Content Validation

Illustrated drawing of Amadeus Maxmimilian StadlerIllustrated drawing of Amadeus Maxmimilian Stadler

Amadeus Stadler

Last updated August 27, 2021

Almost every field that holds content in Mattrbld can have one or more validation rules attached to it. In this article you’ll learn what these rules are and how to apply them so you can ensure that the data of content you edit in Mattrbld always adheres to the rules you require.

Like everything else in Mattrbld, content is validated on the client side. This means you cannot fully trust that the content in your central repository will always be valid, since a malicious user could tamper with the validation code (or, much more easily, simply clone the repo to their local machine and make the changes in a text editor).

This feature is intended to minimise potential mistakes and to aid Content Editors, not as a security measure.

Validation Options

The validation property of fields is an object with the following properties:

  "validation": {
    "enforceMinMax": Boolean,
    "max": Number,
    "min": Number,
    "regex": String,
    "regexError": String,
    "required": Boolean,
    "unit": String,
    "isString": Boolean

Not all fields may have all properties (see the Field Reference for more information), but all fields with validation options have at least one of them.

  • enforceMinMax controls whether or not the values of min and max are enforced, i.e. cause an error instead of just a warning. This is useful when Content Editors should stick to a given length / amount, but may go over or under in special circumstances if they really need to.

  • min and max denote the minimum / maximum value a field can have. What exactly this number is referring to differs for each field, i.e. in a text field it is the length of the string, while in a number field it’s referring to the number itself and in a columns field it refers to the number of columns, etc.

  • regex is a JavaScript regular expression in string form that the content must match to be valid. It can either be just the regular expression itself e.g. ^[A-Z0-9]+$, or a regular expression with modifiers like /^[A-Z0-9]+$/gi.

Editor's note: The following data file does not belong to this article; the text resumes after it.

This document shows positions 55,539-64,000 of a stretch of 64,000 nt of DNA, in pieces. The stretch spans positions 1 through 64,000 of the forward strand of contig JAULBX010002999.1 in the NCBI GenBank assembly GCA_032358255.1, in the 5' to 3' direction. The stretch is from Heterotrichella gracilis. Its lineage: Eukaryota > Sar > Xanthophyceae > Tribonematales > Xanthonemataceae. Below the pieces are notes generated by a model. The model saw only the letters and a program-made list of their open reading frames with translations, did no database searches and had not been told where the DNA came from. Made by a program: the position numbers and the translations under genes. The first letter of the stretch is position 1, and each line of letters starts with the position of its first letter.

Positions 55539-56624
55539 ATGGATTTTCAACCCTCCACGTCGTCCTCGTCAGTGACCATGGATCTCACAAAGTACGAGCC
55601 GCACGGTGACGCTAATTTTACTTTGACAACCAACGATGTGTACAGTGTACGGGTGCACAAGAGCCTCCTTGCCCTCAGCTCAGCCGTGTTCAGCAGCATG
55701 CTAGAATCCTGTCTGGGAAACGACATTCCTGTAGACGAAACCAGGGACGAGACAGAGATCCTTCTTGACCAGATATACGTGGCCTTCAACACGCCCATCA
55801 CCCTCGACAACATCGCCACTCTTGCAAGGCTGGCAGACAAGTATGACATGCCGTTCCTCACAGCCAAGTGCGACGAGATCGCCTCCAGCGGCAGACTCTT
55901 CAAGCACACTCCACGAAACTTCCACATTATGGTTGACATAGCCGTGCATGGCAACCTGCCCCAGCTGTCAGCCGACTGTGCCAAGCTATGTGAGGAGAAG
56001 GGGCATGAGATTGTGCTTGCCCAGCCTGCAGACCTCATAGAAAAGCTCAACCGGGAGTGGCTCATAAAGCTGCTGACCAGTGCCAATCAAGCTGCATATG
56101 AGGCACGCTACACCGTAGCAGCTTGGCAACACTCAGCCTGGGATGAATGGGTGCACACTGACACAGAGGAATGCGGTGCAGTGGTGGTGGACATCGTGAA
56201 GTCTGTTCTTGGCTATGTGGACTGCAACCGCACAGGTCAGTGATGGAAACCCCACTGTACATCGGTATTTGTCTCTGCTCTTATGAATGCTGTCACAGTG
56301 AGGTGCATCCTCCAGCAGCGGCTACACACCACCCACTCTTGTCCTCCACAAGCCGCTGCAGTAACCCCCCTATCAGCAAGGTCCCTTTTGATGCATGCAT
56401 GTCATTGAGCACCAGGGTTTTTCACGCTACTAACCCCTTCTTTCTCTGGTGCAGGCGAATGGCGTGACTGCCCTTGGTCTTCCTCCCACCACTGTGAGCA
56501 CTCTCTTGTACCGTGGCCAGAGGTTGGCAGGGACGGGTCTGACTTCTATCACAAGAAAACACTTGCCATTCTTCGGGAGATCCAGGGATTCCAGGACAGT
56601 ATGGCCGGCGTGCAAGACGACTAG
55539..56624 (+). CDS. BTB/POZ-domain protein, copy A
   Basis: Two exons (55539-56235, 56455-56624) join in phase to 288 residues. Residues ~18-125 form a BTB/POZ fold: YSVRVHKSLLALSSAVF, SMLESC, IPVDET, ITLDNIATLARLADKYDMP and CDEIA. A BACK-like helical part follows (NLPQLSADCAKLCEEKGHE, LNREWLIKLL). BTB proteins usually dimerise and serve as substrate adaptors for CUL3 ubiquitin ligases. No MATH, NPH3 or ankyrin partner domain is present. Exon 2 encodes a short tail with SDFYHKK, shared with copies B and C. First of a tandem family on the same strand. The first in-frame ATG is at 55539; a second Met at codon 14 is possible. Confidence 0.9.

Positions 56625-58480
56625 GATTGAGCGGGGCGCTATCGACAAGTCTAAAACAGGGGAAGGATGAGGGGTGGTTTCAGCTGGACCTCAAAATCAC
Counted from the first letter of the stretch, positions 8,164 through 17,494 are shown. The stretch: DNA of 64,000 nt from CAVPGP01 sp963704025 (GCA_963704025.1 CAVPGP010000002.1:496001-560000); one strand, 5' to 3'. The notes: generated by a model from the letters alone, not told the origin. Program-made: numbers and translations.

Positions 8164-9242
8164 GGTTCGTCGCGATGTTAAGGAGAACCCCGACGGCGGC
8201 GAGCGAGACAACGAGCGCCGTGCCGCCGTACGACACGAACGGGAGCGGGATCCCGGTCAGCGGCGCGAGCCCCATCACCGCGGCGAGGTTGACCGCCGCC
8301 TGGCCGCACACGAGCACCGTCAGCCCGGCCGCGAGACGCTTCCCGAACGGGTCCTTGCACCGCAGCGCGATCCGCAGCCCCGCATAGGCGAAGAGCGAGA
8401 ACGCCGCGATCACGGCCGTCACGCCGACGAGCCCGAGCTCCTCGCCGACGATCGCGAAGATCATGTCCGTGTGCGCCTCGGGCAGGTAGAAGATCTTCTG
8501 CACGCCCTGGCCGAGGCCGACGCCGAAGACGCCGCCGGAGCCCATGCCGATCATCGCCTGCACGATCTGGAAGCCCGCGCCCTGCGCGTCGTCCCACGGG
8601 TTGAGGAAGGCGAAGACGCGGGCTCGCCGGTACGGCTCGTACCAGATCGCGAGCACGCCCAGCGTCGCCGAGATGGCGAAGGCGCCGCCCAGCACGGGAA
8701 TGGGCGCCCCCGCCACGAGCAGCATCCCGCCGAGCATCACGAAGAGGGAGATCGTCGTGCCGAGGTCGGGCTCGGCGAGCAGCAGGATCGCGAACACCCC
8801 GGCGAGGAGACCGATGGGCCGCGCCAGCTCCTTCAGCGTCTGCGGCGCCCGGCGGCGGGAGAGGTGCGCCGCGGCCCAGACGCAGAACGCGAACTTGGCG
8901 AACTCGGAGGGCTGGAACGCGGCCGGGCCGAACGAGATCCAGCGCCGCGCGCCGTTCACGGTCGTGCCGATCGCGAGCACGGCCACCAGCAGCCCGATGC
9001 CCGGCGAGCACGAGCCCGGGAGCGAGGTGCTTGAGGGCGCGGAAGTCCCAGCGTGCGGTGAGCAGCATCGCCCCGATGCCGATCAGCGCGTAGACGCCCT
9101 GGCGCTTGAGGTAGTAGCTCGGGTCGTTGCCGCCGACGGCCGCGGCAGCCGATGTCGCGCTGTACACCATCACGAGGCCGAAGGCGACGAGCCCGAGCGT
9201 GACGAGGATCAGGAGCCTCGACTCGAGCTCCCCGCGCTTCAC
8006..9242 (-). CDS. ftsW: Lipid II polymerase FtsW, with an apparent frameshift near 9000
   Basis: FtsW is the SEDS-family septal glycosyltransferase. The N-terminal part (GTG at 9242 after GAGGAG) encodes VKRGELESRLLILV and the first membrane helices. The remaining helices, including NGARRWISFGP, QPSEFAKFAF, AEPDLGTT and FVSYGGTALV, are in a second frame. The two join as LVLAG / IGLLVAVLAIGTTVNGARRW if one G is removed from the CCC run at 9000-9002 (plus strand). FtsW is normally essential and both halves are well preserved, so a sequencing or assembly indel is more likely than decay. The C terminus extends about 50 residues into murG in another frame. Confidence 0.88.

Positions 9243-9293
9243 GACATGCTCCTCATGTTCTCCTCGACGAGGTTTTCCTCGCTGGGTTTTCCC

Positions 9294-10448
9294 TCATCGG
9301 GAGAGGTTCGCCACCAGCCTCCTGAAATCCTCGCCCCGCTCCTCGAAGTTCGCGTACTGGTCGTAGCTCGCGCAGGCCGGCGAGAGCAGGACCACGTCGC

• regexError is the error message displayed if the content doesn’t match the regular expression. Use this to give Content Editors a useful hint of what rules they have to stick to, i.e. in the example above: ‘A string of characters consisting only of uppercase letters and numbers’.

  • required signals that the field may not have a value of null i.e. be left empty. Fields that must match a regular expression which does not allow for empty strings, or with a min value are always required. Required fields will also be marked as such in the Schema Editor.

  • unit and isString are used internally to generate appropriate labels for the input fields and determine how to validate the field. Especially in the case of isString it’s for the best to stick with the default.

Adding a Validation Rule to a Field

In order to add a validation rule to a field, you can click the field in the Schema Editor to show its options and scroll to the “Validation” section. Here you’ll find all the appropriate input and toggles in order to set the rules for that field.

If you find yourself using similar or equal validation rules in multiple places of the same Schema, or even multiple Schemas, consider saving that field as a Custom Field to make it reusable.

Validation rules are a powerful feature that allows you to specify the shape of your data in even more detail than a Schema without validation rules already does. Whether you need a specific format for ids in your application, or just want to keep Content Editors from writing novels in a single text field by setting a maximum length, once again your imagination is the limit here.

Now that you have learned what Schemas are and how to create and validate them, it’s time get to know just how versatile the fields are that you use in your Schemas.